18 Jul 01
I saw Peggy Sue on the matinee performance of Thursday 12th July. Overall I thought the performance was good but with a few teething problems. To me this show was completely new - I have never seen the film or seen Ruthie Henshall perform before (I'm only 17). Firstly I would say that Ruthie's performance was amazing with a varied selection of songs which gave her a chance to use show the qualities of her voice. Her acting was also great with a good American accent (unlike other members of the cast). The score is tuneful with some memorable songs - although I did get bored after a while with the numerous 60s unaccompanied numbers (but maybe that's the youth of today!) - however watch out for 'Two kinds of Fire' - the song which ends the first act - it's so different from the others - it's style (Rock/Pop) and volume (extremely loud) leaves you desperate for the second act to start! Except the second act for me started terribly with the cast having lost focus and taking about ten minutes to warm up back into their characters. The set is interesting (??) - Don't expect anything too technical. Yes a lot of it is pushed on by members of the cast and there are several times when the backs of props or pieces of set are revealed to the audience by mistake. There is however a clever use of the revolve stage, splitting Peggy's house into three rooms. Although to be honest the audience can see too much of what's going on backstage which is very distracting - as well as the technical errors I experienced such as pieces of scenery being flown in crashing on top of set below (!!) and the cast managing to crash or dent various pieces of set as they push or pull them off in a hurry. Surprisingly there wasn't much backstage noise to go with it though! Nevertheless, I thought it was good entertainment - the theatre was only a third full (but there again it was a midweek matinee) but the audience (consisting of mostly over 65s - coach parties) gave a large applause with a few standing ovations (even though the 'bow sequence' was done to various tunes from the show which either made it impossible to applaud to - you either had to applaud with the rhythm and feel like watching a pantomime - or not applaud and look as though you didn't enjoy yourself!). Sadly, I was left with a sinking feeling that if certain things were not cleared up (accents, set, the changing of scenes etc) the critics could have a field day pulling it apart - it could really go either way.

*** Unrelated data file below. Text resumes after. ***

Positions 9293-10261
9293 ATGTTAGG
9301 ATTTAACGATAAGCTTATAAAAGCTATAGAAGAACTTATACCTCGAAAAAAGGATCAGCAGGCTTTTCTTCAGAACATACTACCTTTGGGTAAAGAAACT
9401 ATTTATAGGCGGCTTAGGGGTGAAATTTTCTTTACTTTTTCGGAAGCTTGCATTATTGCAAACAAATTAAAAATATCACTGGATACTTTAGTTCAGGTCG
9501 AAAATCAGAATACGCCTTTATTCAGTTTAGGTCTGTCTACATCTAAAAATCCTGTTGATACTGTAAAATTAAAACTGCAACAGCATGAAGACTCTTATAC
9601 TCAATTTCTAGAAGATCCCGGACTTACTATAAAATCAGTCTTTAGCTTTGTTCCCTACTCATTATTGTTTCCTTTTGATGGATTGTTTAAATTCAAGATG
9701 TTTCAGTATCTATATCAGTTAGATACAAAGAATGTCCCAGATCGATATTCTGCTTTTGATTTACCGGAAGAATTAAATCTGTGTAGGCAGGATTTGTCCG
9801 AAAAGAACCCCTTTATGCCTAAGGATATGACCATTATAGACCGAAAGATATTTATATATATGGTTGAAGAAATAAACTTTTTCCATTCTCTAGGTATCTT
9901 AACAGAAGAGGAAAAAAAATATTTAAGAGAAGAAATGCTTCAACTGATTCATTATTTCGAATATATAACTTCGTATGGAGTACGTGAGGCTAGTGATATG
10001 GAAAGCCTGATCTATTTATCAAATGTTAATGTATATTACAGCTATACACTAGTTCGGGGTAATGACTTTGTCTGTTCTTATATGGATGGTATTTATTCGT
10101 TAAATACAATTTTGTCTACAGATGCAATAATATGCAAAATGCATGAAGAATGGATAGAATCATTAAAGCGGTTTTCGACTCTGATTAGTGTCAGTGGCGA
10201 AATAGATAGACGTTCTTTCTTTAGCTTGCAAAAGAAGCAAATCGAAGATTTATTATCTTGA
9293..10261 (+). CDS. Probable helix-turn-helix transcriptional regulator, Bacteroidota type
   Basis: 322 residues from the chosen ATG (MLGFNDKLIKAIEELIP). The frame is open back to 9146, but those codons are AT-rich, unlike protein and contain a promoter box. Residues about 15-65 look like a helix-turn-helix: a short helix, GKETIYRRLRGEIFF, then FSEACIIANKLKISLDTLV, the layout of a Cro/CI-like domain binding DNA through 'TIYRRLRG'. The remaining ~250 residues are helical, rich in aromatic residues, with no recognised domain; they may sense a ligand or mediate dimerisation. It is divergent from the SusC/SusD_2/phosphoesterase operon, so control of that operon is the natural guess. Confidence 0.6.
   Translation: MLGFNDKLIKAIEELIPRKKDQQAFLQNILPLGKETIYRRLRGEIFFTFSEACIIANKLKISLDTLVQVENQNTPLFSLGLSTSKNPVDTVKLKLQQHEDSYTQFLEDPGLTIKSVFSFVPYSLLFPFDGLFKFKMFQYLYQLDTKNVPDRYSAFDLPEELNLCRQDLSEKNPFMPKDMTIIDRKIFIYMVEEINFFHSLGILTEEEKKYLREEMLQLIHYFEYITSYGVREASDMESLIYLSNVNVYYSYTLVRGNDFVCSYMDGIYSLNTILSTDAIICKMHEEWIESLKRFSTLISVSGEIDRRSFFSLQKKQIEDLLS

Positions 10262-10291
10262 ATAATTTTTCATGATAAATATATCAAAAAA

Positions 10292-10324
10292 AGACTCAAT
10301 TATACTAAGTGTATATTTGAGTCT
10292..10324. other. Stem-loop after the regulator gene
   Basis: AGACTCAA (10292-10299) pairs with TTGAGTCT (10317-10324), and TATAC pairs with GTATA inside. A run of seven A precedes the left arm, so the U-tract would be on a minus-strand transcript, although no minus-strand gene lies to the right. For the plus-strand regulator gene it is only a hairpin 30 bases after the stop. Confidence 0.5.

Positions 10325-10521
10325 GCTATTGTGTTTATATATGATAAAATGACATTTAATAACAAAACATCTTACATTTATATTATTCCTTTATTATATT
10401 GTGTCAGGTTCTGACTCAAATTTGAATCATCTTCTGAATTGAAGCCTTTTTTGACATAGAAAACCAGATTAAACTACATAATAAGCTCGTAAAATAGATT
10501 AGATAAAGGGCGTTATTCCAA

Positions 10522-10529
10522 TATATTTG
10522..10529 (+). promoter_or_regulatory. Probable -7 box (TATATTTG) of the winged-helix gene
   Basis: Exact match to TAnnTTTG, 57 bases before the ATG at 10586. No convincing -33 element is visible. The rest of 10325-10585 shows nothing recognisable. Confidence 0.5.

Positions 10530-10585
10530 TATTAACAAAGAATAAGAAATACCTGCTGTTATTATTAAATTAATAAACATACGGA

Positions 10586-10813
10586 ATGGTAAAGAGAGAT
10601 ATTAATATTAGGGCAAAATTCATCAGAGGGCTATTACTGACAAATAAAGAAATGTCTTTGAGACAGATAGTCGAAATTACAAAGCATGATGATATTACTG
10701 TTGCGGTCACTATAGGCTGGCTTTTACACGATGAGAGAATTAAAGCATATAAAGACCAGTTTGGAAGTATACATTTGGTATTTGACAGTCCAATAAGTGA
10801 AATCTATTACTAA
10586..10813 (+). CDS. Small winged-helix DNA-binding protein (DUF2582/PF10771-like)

If any of you are thinking of going to see it - do go, it's not terrible and there are certain moments which are amazing. Besides, the Theatre Royal Plymouth and theatre in Devon in general needs all the support it can get from London!!!
- USER: Whatsonstage.com